Alex, this is Paul. And I know it’s a bit early on the West Coast. So, appreciate you joining so early. But we — all of the — basically, all the dining rooms that are reopened are at 50% capacity and we have been able to do that relatively easily, in fact, and we are currently working on that for the 75% model and I do not anticipate any issues with that. As to kind of the cadence of it, right now, we’re a bit over 60% with the dining rooms reopened. We feel like over the next 40 to 45 days, that number will move up to a bit over 80% of the dining rooms being opened.

I think the great news on that is that the majority of the locations that are just now coming online for us are on the West Coast and in the Pacific Northwest and those are our higher volume restaurants. So we’re extremely excited about that. Frankly every day, we’re more and more encouraged with the sales. I think, as an example, this past Monday, restaurants with the dining rooms reopened and even at a 50% capacity, we are only negative just a titch over 17% in those locations.

So, we are seeing the business continuing to build. We feel like that as we get into the end of July, early August substantially, we should be close to the 100% level at 50% and then beginning to move certain localities up to 75% as they start to ease their restrictions and feel comfortable with that.

And also something that we’ve heard a little bit about, we’re feeling just great about our ability to staff the restaurants at the 50% — at the 75% and even 100%. I know there’s been a lot of concern about would the team members be coming back and we’re seeing that being a — we have local issues in a couple of areas. But for the most part, that has been a real plus for the brand and I think it just shows the strength of the Red Robin team members and their connection not only with the restaurants, but the communities.

Alex Slagle — Jefferies — Analyst

That’s great. And then I had a question on the productivity initiatives and how the current environments opened your eyes to additional opportunities or ways to operate more efficiently and profitably. It sounds like the menu changes represents one immediate opportunity, if you could comment on anything else you’re seeing?

Paul Murphy III — President and Chief Executive Officer

I think also the implementation of the total guest experience model is, as I look back on my career, the rollout of a TGX, the new service or hospitality model, we did it virtual with our restaurants and in the restaurant industry it’s typically been, we think that that has to be very hands-on and somebody has to — we have to have these big team meetings or area meetings and people flying around the country and I think that some great learning from that was our training team and our operations team together with IT, did just a fantastic job of getting that rolled out virtually to the restaurants.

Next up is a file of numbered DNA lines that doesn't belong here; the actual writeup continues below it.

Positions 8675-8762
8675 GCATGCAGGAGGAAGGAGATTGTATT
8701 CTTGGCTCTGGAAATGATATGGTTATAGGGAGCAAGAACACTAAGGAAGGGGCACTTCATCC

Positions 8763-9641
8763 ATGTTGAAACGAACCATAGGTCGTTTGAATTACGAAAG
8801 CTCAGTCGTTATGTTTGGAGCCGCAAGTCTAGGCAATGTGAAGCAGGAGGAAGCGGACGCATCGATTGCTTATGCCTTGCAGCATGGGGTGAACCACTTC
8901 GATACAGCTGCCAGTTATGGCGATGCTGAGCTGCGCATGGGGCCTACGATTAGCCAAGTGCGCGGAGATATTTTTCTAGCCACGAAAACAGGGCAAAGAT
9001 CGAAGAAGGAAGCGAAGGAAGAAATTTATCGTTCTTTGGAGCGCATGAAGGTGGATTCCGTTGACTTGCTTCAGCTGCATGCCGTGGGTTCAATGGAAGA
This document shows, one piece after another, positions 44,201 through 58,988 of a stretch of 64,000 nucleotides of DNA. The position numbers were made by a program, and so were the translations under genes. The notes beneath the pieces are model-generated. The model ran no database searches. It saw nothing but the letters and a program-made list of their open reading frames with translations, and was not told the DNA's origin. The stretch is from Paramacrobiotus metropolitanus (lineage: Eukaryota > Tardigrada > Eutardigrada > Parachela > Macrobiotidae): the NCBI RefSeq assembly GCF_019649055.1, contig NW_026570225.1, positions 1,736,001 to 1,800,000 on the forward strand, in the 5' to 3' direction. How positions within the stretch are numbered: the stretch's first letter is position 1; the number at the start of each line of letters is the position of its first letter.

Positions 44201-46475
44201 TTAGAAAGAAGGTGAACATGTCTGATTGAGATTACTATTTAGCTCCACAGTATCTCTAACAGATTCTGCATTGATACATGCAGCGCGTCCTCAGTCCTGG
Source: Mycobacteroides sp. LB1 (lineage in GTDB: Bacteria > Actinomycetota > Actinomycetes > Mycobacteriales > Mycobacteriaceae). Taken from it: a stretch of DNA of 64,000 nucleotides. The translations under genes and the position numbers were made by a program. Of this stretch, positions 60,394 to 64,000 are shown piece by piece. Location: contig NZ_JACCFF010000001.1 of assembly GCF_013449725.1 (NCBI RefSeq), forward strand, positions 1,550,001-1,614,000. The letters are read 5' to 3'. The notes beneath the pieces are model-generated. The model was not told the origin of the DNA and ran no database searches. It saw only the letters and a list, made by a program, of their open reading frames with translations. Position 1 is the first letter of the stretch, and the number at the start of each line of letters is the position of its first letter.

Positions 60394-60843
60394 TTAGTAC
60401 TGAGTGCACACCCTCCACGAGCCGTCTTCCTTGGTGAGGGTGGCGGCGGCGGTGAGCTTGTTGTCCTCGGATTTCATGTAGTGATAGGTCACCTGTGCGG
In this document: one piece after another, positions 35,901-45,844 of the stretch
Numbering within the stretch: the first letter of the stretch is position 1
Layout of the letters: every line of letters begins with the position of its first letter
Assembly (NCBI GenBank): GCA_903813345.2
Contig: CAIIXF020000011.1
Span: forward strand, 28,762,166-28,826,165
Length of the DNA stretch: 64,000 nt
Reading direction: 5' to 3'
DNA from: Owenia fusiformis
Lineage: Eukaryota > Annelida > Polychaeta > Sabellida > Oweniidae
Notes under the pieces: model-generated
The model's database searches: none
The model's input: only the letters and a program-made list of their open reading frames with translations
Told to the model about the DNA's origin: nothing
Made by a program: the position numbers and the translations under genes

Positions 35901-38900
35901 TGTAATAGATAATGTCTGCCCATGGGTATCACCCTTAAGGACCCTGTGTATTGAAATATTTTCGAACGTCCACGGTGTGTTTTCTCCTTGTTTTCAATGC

I think that’s going to enable us over time to rethink how we do those things that are far more cost efficient. You did mention the simplified menu certainly helps on a lot of fronts. We’re seeing it really impact the guest experience from faster cook times, higher quality food, the food has been frankly hotter, but it’s impacted waste, we’re seeing a reduction on the waste side and we believe that over time, it will help us on the supply chain side as we have less SKUs that we’re having to manage and worry about the velocity through the distribution houses.

Alex Slagle — Jefferies — Analyst

Makes sense. Thank you.

Paul Murphy III — President and Chief Executive Officer

Thank you, Alex.

Operator

Our next question comes from the line of John Glass with Morgan Stanley. Please proceed with your questions.

John Glass — Morgan Stanley — Analyst

Thanks and good morning.

Lynn Schweinfurth — Executive Vice President and Chief Financial Officer

Very good morning John.

John Glass — Morgan Stanley — Analyst

Two questions. First just on, as you reopen the dining rooms, how is the — how are consumers behaving? In other words, are you full at 50% capacity all week long or is this still primarily, you’re at capacity on the weekends, but the week days are lighter, and you’ve seen obviously the sales improvement is starting when it’s reopened. Other casual diners, I think, have seen a greater improvement over the same — similar weeks and the data is scant still, but to the extent we can see it, it has been. Do you think it’s something different about Red Robin maybe because it’s a family-oriented business, maybe there is some hesitancy — more hesitancy from your customers to go back? Any comments around that?

Paul Murphy III — President and Chief Executive Officer

Well, John, we’ve been doing research as we’ve been going through the pandemic, so about every two or three weeks, we actually have been out there doing research. We have over 9 million members in our royalty program.

So we’ve been engaging with them and really asking them, what are they looking for from Red Robin to feel comfortable and ready to come back into the dining rooms, and we frankly have seen kind of three classifications of guests and in terms of their attitude. So kind of the first 20% or so, they’re not as concerned about the COVID and whether it’s Red Robin or restaurants in general, they would just be going out and we think that certainly is and have been driving some of the business across the industry.

What we are seeing is that we’re now entering into that 60% kind of a large middle group that is a bit more reticent. They pay closer attention to your health and safety protocols and the procedures and it’s certainly my belief that, as a brand at Red Robin, we’ve done some of the best work out there and we’re hearing that from not only team members, but our guest out there.

So we’re just now seeing entering into that kind of phase of the consumers and how they’re dealing with it and we’re getting really strong feedback from our guests that we are doing the things that are making them comfortable. And I think that’s standing out. I think as we look into the future in how guests are going to want to interact with restaurants; health and safety, obviously, has moved up the priority list. I think it’s going to stay there for a while as the pandemic — as we go through this recovery.